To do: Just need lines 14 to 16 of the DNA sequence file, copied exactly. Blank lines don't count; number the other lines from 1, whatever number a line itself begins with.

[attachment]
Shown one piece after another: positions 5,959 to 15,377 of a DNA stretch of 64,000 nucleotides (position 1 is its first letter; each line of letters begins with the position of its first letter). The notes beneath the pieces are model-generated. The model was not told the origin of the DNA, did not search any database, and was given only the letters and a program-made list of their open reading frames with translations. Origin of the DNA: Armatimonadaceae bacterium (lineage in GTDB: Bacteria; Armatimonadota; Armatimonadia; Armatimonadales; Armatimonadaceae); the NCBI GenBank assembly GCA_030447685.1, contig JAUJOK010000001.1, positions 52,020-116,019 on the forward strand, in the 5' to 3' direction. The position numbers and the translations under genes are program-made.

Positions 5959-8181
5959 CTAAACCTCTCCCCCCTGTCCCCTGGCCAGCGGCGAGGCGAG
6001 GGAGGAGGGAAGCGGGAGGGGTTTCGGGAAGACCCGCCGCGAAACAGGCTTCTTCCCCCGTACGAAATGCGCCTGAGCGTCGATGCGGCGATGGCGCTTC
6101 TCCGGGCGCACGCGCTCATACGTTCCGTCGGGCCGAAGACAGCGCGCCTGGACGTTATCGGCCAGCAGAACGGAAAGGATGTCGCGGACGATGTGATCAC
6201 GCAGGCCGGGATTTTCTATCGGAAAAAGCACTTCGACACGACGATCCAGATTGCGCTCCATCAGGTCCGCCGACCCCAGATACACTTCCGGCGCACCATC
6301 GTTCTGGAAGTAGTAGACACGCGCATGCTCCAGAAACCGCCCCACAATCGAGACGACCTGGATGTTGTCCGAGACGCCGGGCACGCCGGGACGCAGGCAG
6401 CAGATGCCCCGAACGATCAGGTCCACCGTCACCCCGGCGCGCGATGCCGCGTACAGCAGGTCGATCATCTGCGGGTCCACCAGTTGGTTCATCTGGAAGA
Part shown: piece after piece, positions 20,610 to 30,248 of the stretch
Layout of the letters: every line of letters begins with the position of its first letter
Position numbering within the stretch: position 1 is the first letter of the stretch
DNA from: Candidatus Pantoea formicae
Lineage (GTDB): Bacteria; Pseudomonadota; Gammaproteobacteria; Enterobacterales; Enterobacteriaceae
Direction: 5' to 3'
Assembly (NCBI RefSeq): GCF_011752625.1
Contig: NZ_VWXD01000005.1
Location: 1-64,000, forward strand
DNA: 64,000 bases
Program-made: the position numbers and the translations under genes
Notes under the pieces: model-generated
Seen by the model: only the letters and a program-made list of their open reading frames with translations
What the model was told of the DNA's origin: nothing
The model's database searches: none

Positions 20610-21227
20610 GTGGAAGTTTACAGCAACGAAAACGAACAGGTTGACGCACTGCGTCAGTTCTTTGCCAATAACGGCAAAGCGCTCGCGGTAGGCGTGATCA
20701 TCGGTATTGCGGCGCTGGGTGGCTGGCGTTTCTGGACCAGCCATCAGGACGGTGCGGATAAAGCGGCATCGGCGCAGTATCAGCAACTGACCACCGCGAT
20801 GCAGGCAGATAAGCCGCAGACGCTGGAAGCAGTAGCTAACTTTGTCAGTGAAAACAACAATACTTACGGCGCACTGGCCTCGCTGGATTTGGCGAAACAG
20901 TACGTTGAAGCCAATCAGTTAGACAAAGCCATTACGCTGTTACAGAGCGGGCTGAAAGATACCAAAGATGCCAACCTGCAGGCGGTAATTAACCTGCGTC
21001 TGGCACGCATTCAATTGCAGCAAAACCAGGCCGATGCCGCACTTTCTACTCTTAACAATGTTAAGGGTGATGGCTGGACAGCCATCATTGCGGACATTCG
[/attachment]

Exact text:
Direction: 5' to 3'
Assembly (NCBI RefSeq): GCF_011752625.1
Contig: NZ_VWXD01000005.1